Recent research commissioned by Rackspace Technology and Microsoft in July and August of 2023, set out to learn how IT decision-makers across manufacturing, digital native/technology, financial services, travel/hospitality, retail, government/public sector, and healthcare felt about cybersecurity. The survey targeted individuals in the Americas, Europe, Asia and the Middle East and provides interesting insights into how concerning cybersecurity has become for technology executives.
In particular, Rackspace Technology found that cybersecurity is the top concern for hospitality C-Suite executives with 62 percent of respondents ranking it as their primary concern, ahead of other top issues such as sustainability (51%), retaining/hiring employees (46%), interest rates (45%), or supply chain/logistics management (39%). This is driving more engagement, buy-in and collaboration from C-Suite members. For example, respondents say that 65% of the C-Suite is making more of an investment in cybersecurity and 62% of respondents say that better collaboration between the security team and the c-suite has reduced the cyber skills gap.
In fact, cybersecurity is becoming so concerning that travel/hospitality organizations have begun to increase their cybersecurity budgets. For instance, 54% of travel/hospitality organizations said they have increased their cyber budget over the past year. Of those organizations, 80% have increased their cyber budget from 4% to 20%, and 83% of travel/hospitality organizations have dedicated between 4% and 20% of their total IT budget to cybersecurity.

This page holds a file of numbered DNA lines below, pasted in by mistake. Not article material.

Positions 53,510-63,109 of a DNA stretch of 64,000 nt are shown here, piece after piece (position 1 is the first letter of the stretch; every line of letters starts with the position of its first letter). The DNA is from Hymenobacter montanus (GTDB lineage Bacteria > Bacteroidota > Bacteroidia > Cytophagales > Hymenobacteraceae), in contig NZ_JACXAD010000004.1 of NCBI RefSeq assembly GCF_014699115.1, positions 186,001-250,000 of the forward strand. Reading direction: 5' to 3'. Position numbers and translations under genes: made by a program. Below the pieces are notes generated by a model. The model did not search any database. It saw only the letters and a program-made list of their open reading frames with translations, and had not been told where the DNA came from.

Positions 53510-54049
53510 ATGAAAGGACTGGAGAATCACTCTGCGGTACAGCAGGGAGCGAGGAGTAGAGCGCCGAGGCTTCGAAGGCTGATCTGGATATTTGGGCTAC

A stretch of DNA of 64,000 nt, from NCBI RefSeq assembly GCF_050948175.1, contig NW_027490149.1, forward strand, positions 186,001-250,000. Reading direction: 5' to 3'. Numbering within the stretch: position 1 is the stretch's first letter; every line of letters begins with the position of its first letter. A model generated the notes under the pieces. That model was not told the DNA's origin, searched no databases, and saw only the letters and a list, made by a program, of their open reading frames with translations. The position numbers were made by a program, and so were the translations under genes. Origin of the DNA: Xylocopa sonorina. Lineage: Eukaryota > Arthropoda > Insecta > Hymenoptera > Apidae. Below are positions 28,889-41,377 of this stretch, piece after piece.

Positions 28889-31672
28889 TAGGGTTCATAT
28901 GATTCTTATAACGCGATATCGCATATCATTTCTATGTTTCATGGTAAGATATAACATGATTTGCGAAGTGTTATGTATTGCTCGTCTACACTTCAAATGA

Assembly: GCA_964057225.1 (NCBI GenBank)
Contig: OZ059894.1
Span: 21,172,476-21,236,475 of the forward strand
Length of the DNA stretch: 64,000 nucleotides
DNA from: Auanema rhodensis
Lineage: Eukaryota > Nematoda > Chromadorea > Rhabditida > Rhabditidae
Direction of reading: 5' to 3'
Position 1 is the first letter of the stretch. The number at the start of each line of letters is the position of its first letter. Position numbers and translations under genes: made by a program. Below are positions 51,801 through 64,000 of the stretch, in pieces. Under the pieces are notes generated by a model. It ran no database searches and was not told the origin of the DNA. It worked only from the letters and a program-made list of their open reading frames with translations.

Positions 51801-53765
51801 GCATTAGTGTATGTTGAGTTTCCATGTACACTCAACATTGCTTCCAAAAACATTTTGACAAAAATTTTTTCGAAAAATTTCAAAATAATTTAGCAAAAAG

AI, which has been the talk of the hospitality industry for almost a year now, is playing an increasingly critical role in driving travel/hospitality organizations’ security posture and need for investment. For instance, 59% of IT executives note that AI has increased the need for cybersecurity, and 80% of travel/hospitality organizations said they have a formal policy on AI governance and security. What has led to these policies? According to survey respondents it’s data privacy concerns (72%) and compliance/legal considerations (50%). Additionally, respondents said that they’re implementing stricter security measures when it comes to data storage and access (50%), working harder to minimize exposure of sensitive data (49%) and doing more to set data classification frameworks and guidelines (46%).
Of course, organizations are also finding it difficult to secure cybersecurity talent. In fact, Rackspace Technology found that travel/hospitality organizations are not hiring more cyber talent. For example, 52% of respondents said they have between 21 and 40 dedicated cybersecurity employees on staff versus 54% 12 months ago. Respondents indicate that retaining cybersecurity is difficult with 63% noting that staff is often poached, 47% saying that there is a low supply of talent, and 43% saying that training and development programs don’t meet their needs.
Respondents also indicated the increasing importance of cloud-native security as organizational IT perimeter becomes blurred. For example, some of the biggest areas of investment when it comes to security are cloud native security (54%), data security (46%) and application security (47%). This focus on cloud native security aligns with where they perceive their biggest threat vector: cloud architecture attacks (59%), advanced persistent threats (57%), insecure infrastructure (55%), personnel risk (52%). According to respondents, the extent to which AI is leveraged in app security (85%), data security (85%) and cloud native security (83%) indicates that AI has become a critical tool in the security arsenal for IT leaders.